After joining the Audi range back in 2005, the Q7 has become one of the top premium SUVs to buy, providing plenty of practicality and smart looks.
Now in its second generation, the Q7 is no longer the flagship SUV in the German firm’s line-up after the Q8 was released in 2018 – but the Q7 remains as the largest and most practical model in the Audi range.
Sharing the same platform as the Bentley Bentayga, Lamborghini Urus, Porsche Cayenne and Volkswagen Touareg, the Q7 has plenty of rivals in-house at the VW Group already before you consider the likes of the BMW X5 and Volvo XC90.
But in an ever-growing and competitive segment, can Audi’s monster SUV still make waves? We take a look…
Both engines on offer with the Q7 are diesel 3.0-litre V6s – labelled 45 TDI and 50 TDI under Audi’s naming structure. Both are paired to quattro all-wheel drive and an eight-speed automatic transmission. The 45 TDI develops 227bhp and 500Nm of torque, allowing the Q7 to get from 0-60mph in 7.1 seconds and reach a top speed of 142mph.
The more potent of the two units, the 50 TDI, develops 282bhp and 600Nm of torque, allowing the Q7 to get from 0-60mph in just 6.1 seconds – before a reaching a top speed of 152mph. Despite the upgrade in power, the difference between 45 and 50 in overall performance isn’t that great and both are more than capable of dragging the Q7’s heft without many issues. A 48V mild-hybrid system enhances the vehicle’s fuel-saving capabilities.
Ride & Handling
With the quattro system on-board, the Q7 is never lacking grip, and when teamed with the well-balanced steering, you have a car that is predictable, if not particularly invigorating, to drive. As Audi fits it with rather soft suspension as standard, it can feel a bit ponderous through the corners and lean due to the car being top heavy – but it’s nothing that the upgrade to adaptive suspension can’t manage.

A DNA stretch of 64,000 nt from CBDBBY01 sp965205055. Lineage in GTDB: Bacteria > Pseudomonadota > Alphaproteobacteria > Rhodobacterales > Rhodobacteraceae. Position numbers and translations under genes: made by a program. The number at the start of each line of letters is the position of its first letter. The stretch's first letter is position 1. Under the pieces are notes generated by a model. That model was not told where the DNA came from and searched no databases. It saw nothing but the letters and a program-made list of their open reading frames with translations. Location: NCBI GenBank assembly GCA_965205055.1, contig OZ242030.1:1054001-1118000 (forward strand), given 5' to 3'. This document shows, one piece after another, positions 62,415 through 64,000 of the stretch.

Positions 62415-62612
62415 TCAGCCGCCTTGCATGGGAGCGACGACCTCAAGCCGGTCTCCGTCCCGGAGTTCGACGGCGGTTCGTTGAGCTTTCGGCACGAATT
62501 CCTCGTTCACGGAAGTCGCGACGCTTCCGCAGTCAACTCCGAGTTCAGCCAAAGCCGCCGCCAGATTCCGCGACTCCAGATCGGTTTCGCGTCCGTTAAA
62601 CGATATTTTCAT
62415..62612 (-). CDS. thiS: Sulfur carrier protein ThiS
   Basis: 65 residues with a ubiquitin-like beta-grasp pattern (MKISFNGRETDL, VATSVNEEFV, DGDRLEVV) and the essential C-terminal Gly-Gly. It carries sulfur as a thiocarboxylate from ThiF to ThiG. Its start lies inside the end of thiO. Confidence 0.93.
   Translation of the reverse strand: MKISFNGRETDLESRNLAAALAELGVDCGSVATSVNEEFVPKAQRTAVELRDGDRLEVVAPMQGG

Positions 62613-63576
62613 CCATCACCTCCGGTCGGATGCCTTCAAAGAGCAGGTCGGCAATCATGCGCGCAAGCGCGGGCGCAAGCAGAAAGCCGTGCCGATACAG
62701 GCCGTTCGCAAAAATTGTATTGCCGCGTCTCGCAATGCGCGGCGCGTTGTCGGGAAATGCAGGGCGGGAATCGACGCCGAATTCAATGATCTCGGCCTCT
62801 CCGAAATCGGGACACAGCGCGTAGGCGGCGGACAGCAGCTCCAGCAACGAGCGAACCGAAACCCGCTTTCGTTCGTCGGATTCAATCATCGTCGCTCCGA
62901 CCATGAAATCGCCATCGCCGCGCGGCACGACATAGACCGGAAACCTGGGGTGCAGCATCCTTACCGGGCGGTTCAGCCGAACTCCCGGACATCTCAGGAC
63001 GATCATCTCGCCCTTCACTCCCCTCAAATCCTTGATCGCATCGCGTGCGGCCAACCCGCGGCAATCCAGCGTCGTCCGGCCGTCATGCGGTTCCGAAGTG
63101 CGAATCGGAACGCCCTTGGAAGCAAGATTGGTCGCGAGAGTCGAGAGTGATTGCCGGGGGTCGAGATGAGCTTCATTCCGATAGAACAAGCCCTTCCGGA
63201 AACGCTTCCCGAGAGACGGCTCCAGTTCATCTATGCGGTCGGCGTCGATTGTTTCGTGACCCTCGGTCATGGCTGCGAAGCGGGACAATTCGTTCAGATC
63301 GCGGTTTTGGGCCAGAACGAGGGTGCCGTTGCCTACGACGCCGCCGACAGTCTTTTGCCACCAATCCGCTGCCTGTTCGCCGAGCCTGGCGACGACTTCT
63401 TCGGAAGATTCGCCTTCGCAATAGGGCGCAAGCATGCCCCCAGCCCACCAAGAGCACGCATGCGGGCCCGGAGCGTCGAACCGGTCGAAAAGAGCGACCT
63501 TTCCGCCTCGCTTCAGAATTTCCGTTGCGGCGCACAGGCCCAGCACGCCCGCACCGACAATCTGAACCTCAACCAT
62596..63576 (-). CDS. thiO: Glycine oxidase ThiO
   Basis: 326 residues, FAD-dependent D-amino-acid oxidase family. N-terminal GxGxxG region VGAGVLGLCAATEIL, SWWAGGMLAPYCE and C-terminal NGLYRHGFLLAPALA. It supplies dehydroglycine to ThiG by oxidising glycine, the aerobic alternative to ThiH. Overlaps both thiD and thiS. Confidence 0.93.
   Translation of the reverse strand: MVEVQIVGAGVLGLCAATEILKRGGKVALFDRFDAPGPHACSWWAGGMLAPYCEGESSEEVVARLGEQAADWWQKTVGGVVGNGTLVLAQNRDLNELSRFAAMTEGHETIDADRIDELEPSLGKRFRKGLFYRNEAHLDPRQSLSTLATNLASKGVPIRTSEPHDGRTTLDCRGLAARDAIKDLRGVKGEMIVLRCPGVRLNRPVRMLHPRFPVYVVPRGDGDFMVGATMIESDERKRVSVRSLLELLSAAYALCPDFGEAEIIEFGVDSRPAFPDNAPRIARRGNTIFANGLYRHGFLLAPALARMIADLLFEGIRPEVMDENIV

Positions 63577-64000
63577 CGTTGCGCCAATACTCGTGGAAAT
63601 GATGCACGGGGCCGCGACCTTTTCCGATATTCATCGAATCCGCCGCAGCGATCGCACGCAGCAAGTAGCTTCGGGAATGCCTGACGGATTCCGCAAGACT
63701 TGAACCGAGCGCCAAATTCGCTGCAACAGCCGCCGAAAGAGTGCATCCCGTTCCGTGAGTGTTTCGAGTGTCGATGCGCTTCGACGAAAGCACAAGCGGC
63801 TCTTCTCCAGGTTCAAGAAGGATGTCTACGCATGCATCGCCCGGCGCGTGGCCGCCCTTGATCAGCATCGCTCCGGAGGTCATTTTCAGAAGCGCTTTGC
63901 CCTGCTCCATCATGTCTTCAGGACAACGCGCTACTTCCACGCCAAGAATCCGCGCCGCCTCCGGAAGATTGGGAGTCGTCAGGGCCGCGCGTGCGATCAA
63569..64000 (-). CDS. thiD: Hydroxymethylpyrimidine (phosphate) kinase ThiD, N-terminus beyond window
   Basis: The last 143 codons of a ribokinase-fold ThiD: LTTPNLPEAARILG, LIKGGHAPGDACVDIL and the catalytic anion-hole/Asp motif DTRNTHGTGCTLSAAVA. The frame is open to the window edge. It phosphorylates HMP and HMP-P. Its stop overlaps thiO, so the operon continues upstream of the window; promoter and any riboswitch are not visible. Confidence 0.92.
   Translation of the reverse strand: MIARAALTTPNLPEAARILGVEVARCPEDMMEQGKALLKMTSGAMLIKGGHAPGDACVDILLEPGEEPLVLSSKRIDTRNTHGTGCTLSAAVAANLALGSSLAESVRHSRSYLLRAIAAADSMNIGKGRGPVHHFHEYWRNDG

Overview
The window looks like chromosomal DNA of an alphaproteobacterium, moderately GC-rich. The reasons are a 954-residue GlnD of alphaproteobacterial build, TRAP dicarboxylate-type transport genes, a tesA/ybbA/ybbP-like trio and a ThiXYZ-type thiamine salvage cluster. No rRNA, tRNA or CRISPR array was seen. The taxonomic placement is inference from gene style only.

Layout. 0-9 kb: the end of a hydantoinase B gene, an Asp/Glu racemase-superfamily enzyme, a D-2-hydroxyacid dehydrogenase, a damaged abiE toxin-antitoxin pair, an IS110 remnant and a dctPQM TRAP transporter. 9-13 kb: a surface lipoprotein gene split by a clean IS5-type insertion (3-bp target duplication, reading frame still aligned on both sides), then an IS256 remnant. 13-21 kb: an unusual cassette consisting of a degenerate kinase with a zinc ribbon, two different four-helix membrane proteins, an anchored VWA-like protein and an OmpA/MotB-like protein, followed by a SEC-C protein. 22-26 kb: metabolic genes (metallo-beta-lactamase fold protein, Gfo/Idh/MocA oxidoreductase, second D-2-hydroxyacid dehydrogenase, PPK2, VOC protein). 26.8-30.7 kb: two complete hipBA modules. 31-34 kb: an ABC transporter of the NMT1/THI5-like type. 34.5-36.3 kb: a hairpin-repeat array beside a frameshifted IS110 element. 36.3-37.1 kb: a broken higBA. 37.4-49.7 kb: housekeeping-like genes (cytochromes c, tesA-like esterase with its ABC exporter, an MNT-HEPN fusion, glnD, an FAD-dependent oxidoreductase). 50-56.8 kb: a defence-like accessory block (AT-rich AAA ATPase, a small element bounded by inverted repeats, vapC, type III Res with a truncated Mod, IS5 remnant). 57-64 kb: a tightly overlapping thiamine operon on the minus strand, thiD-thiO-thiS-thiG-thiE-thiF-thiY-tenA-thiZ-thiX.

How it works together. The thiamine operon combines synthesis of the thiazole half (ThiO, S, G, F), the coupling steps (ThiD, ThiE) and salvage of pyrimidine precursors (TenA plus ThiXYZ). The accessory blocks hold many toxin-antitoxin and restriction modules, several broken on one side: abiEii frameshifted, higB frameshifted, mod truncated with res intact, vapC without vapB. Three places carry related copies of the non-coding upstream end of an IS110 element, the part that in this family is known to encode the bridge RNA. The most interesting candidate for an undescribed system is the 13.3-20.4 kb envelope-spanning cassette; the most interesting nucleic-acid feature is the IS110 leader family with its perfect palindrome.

Audi has managed to make the whole driving experience for the Q7 very refined, as the suspension manages to soak up all but the worst bumps in the road, while the cancellation of tyre and exterior noises help to make the car feel even more relaxed. The sportier SQ7 helps make the package feel much more dynamic due to a lower ride height, sports suspension and quicker steering.See Available Q7 deals
Interior & Equipment
Due to the car’s rather large proportions, you won’t be found wanting for space in the cabin. Even with all seven seats in place, head and legroom is more than ample for all the seats, and gaining access to the rearmost seats is very simple, as the middle row can be slid and tilted forward. With all chairs in place, customers will still have 770 litres of boot space to play with – while folding all the seats down provides 1,955 litres in the rear space.
For the price you pay for an entry level Q7, equipment levels are certainly plentiful. You get 19-inch alloy wheels, Audi Drive Select, LED daytime running lights and rear lights, electric door mirrors, powered tailgate, heated front seats with leather upholstery throughout, two-zone climate control, the 12.3-inch Virtual Cockpit instrument display, a wireless charging pad with space for two phones, an 8.3-inch central touchscreen and satellite navigation.
On top of that, the Q7 also comes with a series of assistance systems to ensure drivers stay safe on the road. The ‘Parking System Plus’ with front and rear sensors, cruise control with speed limiter, a rear-view camera and Audi pre-sense city emergency braking system are all included as standard – with more features available further up the scale.
For the entry level Q7 in Sport trim with the 45 TDI engine, prices start from £51,325, which is higher than the likes of the Volvo XC90, but considerably less than the cheapest Range Rover and BMW’s X5.
With the help of the mild-hybrid system, both the 45 and 50 TDI engines return the same fuel economy and emissions figures – 41.5mpg and 178g/km CO2 – which for a car of this size isn’t too bad at all.
Audi has done a great job with the Q7 in making it as comfortable and as practical as possible – while also making it feel as premium as many of its rivals. With equipment levels very high from the starting point and the overall performance feeling very refined, the Q7 also manages to be very efficient – with both diesel engines employing the 48V mild-hybrid system. If you’re in the market for a premium family SUV, then in terms of pricing and performance, only the Volvo XC90 comes relatively close to this.